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HomeNewsArchivesFishery Council to Set Catch Limits Based on V.I. Data

Fishery Council to Set Catch Limits Based on V.I. Data

Aug. 19, 2008 — Local fishermen have gotten their wish: The Caribbean Fishery Management Council has agreed that when it comes to setting catch limits in the Virgin Islands, it will use fish-count data only from the Virgin Islands rather than using Puerto Rico data or combining data from the two territories.
"This was at the request of the fishermen," said Graciela Garcia-Moliner, a habitat specialist with the council, on Tuesday.
The council will break V.I. data down by the St. Thomas/St. John District and the St. Croix District, it decided last week in a meeting on St. Croix.
"St. Croix has a different and much more important parrot fishery," Garcia-Moliner said as an example.
Fish size will also be evaluated in an effort to determine whether the fisheries are growing or shrinking.
"Nothing might have happened," she said.
The fishing catch limits are required by the Magnussen Stevens Fisheries Conservation and Management Act. The limits must be in place by 2010, Garcia-Moliner said. Meetings will be held in 2009 to discuss the issue further.
Fish included in the count include Nassau, yellow fin and tiger grouper, silk, vermilion, black and black fin snapper, about a dozen species of parrot fish, and queen conch.
The fish-count numbers come from the fishermen who are required to report their fish counts to the Fish and Wildlife Division of the Department of Planning and Natural Resources, according to Garcia-Moliner.
Local fishermen are concerned that the data being used to establish the catch limits is inaccurate, said Delegate Donna M. Christensen, who attended the meeting.
"The fishermen maintain that the fisheries in the St. Thomas-St. John district and the St. Croix district are significantly different," she said, according to a news release from her office. "I stressed to the council the need for data to be collected on V.I. fisheries and broken down by district and types of fish. Too often data is collected from Puerto Rico fisheries and then imposed on us."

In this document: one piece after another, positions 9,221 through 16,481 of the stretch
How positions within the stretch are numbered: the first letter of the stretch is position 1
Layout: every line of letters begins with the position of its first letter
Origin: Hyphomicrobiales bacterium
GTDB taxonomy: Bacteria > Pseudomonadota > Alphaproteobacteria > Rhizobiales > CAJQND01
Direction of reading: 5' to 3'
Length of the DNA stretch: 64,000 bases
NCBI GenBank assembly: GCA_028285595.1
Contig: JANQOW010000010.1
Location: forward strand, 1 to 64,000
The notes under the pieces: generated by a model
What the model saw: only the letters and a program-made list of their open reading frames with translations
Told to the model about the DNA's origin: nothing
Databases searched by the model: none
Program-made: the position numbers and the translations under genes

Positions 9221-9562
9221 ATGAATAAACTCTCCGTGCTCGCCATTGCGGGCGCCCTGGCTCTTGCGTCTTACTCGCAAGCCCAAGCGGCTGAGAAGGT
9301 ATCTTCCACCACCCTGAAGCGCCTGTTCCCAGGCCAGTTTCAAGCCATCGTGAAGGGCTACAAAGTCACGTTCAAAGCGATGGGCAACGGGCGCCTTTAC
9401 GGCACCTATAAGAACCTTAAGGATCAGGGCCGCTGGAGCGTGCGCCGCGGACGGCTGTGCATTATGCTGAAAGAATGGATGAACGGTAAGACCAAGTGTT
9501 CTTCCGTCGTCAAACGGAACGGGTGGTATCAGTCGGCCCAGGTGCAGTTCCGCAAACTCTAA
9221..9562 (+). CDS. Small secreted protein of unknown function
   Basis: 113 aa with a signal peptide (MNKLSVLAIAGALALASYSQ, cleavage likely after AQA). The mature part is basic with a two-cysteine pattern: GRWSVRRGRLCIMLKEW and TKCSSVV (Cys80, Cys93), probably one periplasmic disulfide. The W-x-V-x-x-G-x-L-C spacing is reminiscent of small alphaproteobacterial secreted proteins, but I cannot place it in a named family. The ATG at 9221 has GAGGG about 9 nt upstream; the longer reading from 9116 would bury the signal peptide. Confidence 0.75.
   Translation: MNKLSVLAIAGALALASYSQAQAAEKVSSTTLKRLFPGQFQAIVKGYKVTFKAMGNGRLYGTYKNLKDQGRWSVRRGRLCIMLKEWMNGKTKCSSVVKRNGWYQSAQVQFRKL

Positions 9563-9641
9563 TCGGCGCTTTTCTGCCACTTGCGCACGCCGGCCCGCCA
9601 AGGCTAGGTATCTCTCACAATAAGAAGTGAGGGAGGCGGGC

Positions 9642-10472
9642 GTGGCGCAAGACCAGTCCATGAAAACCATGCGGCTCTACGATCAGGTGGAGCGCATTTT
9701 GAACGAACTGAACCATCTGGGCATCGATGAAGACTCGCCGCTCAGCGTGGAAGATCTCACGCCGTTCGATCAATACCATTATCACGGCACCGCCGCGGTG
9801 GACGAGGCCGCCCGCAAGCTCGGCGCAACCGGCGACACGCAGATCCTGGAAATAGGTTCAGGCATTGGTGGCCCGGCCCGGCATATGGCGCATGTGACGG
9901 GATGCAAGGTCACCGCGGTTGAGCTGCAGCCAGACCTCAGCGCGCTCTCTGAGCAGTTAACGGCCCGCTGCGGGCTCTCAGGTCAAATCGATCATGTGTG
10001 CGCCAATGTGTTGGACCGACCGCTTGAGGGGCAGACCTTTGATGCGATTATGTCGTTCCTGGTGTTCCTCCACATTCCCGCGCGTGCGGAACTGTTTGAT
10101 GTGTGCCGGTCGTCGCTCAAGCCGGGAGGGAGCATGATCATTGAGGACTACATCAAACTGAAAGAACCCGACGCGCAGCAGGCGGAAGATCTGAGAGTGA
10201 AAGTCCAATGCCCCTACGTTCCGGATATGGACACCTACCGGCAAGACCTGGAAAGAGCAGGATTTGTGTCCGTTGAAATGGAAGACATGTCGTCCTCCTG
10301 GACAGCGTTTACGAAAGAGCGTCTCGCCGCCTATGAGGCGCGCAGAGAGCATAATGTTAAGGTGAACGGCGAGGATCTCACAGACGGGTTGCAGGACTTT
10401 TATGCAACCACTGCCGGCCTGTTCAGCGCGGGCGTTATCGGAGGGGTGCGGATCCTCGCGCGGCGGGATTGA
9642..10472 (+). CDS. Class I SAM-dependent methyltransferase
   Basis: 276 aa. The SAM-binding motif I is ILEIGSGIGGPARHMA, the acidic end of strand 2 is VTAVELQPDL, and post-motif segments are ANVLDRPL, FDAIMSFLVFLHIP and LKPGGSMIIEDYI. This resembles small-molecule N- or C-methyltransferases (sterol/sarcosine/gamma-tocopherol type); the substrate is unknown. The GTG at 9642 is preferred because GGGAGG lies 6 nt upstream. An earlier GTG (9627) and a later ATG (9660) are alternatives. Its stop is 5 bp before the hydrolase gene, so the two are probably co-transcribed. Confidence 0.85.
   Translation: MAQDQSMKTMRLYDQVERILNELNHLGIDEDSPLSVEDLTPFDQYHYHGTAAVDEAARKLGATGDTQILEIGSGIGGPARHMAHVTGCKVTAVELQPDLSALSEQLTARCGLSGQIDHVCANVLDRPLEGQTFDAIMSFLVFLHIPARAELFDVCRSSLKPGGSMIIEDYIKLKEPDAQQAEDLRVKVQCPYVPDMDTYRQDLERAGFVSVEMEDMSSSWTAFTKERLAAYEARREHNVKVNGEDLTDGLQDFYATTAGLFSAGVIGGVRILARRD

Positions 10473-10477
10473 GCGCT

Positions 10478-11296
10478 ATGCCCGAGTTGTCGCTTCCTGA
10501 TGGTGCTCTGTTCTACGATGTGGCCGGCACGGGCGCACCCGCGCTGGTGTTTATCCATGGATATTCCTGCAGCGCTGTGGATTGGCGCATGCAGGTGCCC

Christensen said she will continue to work with the fishermen through the process, and acknowledged that they already face significant challenges with fishery regulations currently in place.
"I see an opportunity if the fishermen work together to be able to shape how this policy is to develop and how it is to be implemented," she said.
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Aug. 19, 2008 -- Local fishermen have gotten their wish: The Caribbean Fishery Management Council has agreed that when it comes to setting catch limits in the Virgin Islands, it will use fish-count data only from the Virgin Islands rather than using Puerto Rico data or combining data from the two territories.
"This was at the request of the fishermen," said Graciela Garcia-Moliner, a habitat specialist with the council, on Tuesday.
The council will break V.I. data down by the St. Thomas/St. John District and the St. Croix District, it decided last week in a meeting on St. Croix.
"St. Croix has a different and much more important parrot fishery," Garcia-Moliner said as an example.
Fish size will also be evaluated in an effort to determine whether the fisheries are growing or shrinking.
"Nothing might have happened," she said.
The fishing catch limits are required by the Magnussen Stevens Fisheries Conservation and Management Act. The limits must be in place by 2010, Garcia-Moliner said. Meetings will be held in 2009 to discuss the issue further.
Fish included in the count include Nassau, yellow fin and tiger grouper, silk, vermilion, black and black fin snapper, about a dozen species of parrot fish, and queen conch.
The fish-count numbers come from the fishermen who are required to report their fish counts to the Fish and Wildlife Division of the Department of Planning and Natural Resources, according to Garcia-Moliner.
Local fishermen are concerned that the data being used to establish the catch limits is inaccurate, said Delegate Donna M. Christensen, who attended the meeting.
"The fishermen maintain that the fisheries in the St. Thomas-St. John district and the St. Croix district are significantly different," she said, according to a news release from her office. "I stressed to the council the need for data to be collected on V.I. fisheries and broken down by district and types of fish. Too often data is collected from Puerto Rico fisheries and then imposed on us."
Christensen said she will continue to work with the fishermen through the process, and acknowledged that they already face significant challenges with fishery regulations currently in place.
"I see an opportunity if the fishermen work together to be able to shape how this policy is to develop and how it is to be implemented," she said.
Back Talk Share your reaction to this news with other Source readers. Please include headline, your name and city and state/country or island where you reside.